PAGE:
8. Do I need help? Where there is uncertainty about any of the aspects of clinical review, a consultation should be undertaken with a more experienced clinician and documented e.g. GP, advice from hospital anticoagulation team, Haematologist etc.  
  9. Patient information needs. The relative ease of use of DOAC (versus warfarin) and stable dosing may falsely reassure patients and clinicians.  However, DOAC are potent “blood thinners” which increase bleeding risk, and care must be taken to avoid injuries, manage any bleeding appropriately, and patients should be provided with an anticoagulant alert card to carry at all times. A practice phone number should be provided for queries. This is the same as the warfarin care and all prescribers should be giving this to the patient.
  10. Outcome & follow up date. DOAC review should end with a definitive outcome e.g. continue DOAC, change dose, change anticoagulant, stop anticoagulant temporarily (and review after specified time period), stop anticoagulant permanently.  The next follow up date should be confirmed before review is completed. There should also be a system in place which acts as safety net to recall patients due for reviews and identify pending reviews.  

Below is a proposed sample checklist for DOAC review.

This can be adapted within a local practice protocol which can be used in conjunction with patient’s electronic notes or a register database for patients on a DOAC such as INR STAR (2020).  

Confirm indication   o NVAF   o VTE   o Other   ……………………………………………………………..  
Confirm duration   o Lifelong   o Specified duration   ……………………………………………………………..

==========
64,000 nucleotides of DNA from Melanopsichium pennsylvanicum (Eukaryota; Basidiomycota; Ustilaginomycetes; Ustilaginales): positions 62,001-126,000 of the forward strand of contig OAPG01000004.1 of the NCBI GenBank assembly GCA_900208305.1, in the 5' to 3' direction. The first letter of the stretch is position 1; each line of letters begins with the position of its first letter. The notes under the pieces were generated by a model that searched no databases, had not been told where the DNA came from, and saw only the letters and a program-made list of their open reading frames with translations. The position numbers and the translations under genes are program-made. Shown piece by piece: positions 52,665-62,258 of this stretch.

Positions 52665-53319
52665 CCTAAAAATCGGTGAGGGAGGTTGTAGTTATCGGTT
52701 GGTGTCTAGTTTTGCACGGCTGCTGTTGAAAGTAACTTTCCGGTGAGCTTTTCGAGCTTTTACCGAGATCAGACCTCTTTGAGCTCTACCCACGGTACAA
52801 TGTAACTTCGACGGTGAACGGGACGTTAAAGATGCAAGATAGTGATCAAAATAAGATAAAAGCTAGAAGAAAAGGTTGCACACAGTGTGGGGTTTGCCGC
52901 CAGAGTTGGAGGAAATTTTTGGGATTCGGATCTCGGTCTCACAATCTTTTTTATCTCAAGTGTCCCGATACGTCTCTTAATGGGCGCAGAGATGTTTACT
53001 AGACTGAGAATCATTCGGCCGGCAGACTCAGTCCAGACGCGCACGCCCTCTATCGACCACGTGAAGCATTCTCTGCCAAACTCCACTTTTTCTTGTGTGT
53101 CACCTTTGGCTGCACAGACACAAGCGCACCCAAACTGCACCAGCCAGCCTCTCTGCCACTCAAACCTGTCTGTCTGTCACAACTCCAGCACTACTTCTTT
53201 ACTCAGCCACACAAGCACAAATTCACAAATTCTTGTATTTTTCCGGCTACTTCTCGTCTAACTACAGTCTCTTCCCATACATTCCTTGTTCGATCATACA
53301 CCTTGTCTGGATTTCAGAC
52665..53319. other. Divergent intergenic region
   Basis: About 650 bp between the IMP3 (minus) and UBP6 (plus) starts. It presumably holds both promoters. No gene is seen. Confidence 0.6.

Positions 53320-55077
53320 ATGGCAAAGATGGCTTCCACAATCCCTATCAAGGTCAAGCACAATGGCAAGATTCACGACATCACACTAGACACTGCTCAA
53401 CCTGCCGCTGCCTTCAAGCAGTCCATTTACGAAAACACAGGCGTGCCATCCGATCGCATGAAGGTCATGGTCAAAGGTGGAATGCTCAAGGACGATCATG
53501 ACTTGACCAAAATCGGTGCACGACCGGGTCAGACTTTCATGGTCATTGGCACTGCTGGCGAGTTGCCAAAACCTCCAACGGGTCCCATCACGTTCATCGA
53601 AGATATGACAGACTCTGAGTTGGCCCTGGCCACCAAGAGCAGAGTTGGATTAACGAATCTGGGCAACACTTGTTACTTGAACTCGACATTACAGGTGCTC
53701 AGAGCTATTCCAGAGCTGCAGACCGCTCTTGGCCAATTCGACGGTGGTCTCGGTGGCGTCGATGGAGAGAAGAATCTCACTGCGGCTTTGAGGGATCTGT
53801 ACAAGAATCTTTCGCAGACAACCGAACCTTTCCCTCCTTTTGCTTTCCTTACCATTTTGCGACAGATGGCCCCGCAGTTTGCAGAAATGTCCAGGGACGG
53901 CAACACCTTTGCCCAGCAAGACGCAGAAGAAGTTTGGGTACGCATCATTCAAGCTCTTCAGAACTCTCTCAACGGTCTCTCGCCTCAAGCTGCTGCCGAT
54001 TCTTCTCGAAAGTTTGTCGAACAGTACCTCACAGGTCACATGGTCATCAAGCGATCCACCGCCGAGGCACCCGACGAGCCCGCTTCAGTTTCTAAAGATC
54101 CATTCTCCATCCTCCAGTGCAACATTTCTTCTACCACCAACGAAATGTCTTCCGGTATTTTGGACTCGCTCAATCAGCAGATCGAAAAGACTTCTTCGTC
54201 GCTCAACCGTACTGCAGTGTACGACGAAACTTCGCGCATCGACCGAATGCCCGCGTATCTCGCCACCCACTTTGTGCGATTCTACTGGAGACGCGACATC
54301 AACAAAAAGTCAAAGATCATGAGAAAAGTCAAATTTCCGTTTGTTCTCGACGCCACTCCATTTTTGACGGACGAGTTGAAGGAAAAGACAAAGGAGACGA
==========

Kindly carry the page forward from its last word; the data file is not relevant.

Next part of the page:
Confirm correct dose   Drug    ………………….  Dose    ………………….  
Drug interaction  o No new medications   o New medications, no interactions   o New interacting medications    ……………………………………………………………..  
Clinical assessments (including blood test)  Hb   Creatinine   Weight CG CrCl  …………   …………   …………   …………  
 Bleeding & bleeding risk   o No bleeding   o Minor bleeding (self managed)  o Non-minor bleeding – managed in primary care   o Major bleeding – managed in hospital  
o Verbal discussion about bleeding & management  
Frequency of monitoring  o Annual   o 6 monthly   o 3 monthly   o Individualised   ……………………………………………………………..  
Do I need help?   o No, all is good   o Yes, discuss with    ……………………………………………………………..  
Patient information needs   o Patient well informed   o Alert card on person  o Alert card given     
Outcome   o Continue AC   o Change AC   o Change dose     o Hold AC    o Stop AC     
NEXT REVIEW DATE    ……………………………..  

References: 

  1. EMC (2020) https://www.medicines.org.uk/emc [last access 15/03/20].  
  2. INR Star (2020) https://help.inrstar.co.uk/Article/fa424ce5-de87-489b-abf8-58ebacb89bff [last access 15/03/20]  
  3. LMSG guidelines (2020) https://www.lmsg.nhs.uk/guidelines/health-community/new-oral-anticoagulants/ [last access 15/03/20].  
  4. Medicines and Healthcare products Regulatory Agency (2019) https://www.gov.uk/drug-safety-update/direct-acting-oral-anticoagulants-doacs-increased-risk-of-recurrent-thrombotic-events-in-patients-with-antiphospholipid-syndrome [last access 22/03/20].  
  5. NICE National institute for health and care excellence (2020) https://cks.nice.org.uk/anticoagulation-oral [last access 15/03/20].   
  6. NICE Clinical Knowledge Summary (2020) https://cks.nice.org.uk/anticoagulation-oral [last access 12/07/20]
  7. Steffel J1, Verhamme P2, Potpara TS3, Albaladejo P4, Antz M5, Desteghe L6, Haeusler KG7, Oldgren J8, Reinecke H9, Roldan-Schilling V10, Rowell N11, Sinnaeve P2, Collins R12, Camm AJ13, Heidbüchel H6,14; ESC Scientific Document Group (2018) The 2018 European Heart Rhythm Association Practical Guide on the use of non-vitamin K antagonist oral anticoagulants in patients with atrial fibrillation, Eur Heart J. 2018 Apr 21;39(16):1330-1393.  
  8. The British National Formulary (2020) https://bnf.nice.org.uk/[last access 22/03/20]